Not yet able to support Just starting to support Islands of support Moderately effective in supporting ’50%’ Becoming consistent in ability to support
melloe

Effective except when stressed

Very Effective in supporting

Comforting the child Finding appropriate level of stimulation Pleasurably engages the child Reads child’s emotional signals Responds to child’s emotional signals Tends to encourage the child
Unsure what to do directive

Not fuzzy, but not reactive directive unflappable

Persistent attempts to engage him Can predict when he will become upset

Sees when he is upset

Interested in the flow of activity, not interaction

directive

Wants him regulated so he can learn (not interact per se)

Relationships - Caregiver Profiles: second grade teacher, resource teacher, aide
Not yet able to support Just starting to support Islands of support Moderately effective in supporting ’50%’ Becoming consistent in ability to support
Kind and clear melloe

Effective except when stressed
Really there for him, can help him settle Calm and positive, able to flexibly shift level of stimulation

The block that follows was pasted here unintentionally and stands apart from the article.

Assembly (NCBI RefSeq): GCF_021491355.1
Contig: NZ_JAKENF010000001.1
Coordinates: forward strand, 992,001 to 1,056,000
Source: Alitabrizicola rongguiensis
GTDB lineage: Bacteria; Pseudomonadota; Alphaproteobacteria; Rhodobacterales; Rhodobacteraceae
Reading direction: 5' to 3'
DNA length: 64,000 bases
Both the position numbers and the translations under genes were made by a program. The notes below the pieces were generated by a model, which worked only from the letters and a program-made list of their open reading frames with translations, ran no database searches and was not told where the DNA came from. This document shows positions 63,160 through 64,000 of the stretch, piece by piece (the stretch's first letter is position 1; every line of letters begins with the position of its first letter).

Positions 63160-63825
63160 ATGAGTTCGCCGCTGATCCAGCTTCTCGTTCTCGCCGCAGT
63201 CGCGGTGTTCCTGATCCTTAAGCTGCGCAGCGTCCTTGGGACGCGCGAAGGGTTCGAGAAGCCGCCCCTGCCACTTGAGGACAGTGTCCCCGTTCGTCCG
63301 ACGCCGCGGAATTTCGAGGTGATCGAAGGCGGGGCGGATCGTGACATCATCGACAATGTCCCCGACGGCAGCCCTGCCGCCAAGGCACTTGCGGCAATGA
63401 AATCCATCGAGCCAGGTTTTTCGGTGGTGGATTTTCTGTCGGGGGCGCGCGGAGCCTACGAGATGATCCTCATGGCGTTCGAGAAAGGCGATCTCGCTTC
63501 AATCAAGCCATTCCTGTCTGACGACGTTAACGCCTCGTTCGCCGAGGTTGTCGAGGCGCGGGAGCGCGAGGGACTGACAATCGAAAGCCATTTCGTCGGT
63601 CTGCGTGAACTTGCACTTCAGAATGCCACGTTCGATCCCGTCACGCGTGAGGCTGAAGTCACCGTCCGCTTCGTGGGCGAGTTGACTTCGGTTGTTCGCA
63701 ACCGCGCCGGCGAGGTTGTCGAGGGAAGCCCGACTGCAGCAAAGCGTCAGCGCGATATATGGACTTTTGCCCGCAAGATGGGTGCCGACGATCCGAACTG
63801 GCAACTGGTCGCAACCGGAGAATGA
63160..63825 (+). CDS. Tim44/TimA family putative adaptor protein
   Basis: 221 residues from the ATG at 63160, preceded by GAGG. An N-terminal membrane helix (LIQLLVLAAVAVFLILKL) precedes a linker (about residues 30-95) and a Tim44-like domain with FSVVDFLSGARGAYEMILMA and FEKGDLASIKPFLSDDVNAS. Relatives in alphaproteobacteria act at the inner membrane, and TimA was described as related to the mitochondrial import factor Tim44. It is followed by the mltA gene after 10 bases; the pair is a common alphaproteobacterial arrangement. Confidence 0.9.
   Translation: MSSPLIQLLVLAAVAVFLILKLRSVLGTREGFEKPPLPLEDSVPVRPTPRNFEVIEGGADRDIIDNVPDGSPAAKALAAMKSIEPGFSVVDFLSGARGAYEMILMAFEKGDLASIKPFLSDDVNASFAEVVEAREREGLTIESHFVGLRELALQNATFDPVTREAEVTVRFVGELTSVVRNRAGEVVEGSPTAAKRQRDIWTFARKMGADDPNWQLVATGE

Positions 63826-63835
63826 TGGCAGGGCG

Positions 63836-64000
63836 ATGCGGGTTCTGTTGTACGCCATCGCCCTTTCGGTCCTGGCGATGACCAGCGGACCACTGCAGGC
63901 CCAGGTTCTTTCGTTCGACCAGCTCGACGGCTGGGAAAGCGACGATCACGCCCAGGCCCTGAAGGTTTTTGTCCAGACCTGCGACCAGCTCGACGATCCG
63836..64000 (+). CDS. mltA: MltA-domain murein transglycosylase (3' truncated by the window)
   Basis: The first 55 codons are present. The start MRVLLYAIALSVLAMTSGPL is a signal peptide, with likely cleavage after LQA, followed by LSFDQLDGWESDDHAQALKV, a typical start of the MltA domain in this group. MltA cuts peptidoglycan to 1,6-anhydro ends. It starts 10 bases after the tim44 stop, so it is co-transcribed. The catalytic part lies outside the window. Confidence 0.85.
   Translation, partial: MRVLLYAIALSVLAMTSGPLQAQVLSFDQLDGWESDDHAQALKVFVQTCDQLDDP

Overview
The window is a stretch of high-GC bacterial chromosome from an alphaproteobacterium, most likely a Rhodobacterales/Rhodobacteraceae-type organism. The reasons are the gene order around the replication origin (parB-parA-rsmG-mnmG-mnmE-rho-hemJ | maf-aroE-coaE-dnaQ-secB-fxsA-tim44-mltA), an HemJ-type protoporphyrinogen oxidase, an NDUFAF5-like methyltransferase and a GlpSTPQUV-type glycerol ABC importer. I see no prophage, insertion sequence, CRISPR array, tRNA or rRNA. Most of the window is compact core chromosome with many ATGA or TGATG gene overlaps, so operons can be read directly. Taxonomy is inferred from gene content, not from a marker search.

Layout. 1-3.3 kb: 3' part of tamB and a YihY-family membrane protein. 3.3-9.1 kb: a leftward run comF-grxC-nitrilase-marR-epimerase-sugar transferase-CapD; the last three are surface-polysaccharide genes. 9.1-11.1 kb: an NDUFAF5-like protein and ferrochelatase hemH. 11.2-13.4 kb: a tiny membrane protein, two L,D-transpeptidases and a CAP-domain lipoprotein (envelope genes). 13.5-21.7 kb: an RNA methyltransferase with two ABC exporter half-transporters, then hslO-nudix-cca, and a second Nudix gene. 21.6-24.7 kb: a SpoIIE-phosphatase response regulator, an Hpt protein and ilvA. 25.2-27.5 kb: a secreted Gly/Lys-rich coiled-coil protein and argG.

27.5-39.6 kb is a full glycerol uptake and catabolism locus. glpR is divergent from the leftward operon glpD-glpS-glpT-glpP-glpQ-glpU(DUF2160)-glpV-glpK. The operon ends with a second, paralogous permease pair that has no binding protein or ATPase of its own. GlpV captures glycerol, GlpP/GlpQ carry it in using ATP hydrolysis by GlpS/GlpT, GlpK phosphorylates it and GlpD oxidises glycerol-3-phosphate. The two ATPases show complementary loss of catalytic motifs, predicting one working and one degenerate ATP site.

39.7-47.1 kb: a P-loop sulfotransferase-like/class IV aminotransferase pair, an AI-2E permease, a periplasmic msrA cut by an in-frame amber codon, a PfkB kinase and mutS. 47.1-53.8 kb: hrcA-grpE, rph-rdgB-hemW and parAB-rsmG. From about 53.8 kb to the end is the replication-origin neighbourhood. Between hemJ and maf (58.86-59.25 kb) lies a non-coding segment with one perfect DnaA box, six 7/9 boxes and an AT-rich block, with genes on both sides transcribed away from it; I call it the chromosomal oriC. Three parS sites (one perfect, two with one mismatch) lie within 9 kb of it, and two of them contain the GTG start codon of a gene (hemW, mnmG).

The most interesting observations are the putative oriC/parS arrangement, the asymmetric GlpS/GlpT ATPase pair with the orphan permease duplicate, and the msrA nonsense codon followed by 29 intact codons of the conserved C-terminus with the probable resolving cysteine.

Very Effective in supporting

Comforting the child Finding appropriate level of stimulation Pleasurably engages the child Reads child’s emotional signals
directive directive Pretty good with him

Learning to engage

Some nice nonverbal flow

Predict when he is upset

Tries hard to do this in the moment

Naturally reads his cues

Responds to child’s emotional signals
Tends to encourage the child

Still unsure what to do

Interested in the flow of interaction

Naturally responds

Still directive

Strong desire to see him regulated and engaged

Regulated for interaction; coaches aides, staff

Yes it helps
• Clinical experience shows tremendous gains when you do this stuff • Research is showing tremendous gains with corresponding changes in structural and functional brain imaging • Makes explicit what happens in typical interactions that are necessary for development but aren’t happening for a lot of our kids. • And it’s free.

Not a lot to remember….

Take a card with you…
circlestretch Help the child be… • Calm enough to interact • Truly connected to others • In a continuous expanding balanced back and forth flow of interaction “Go for that gleam in the eye!” http://www.circlestretch.com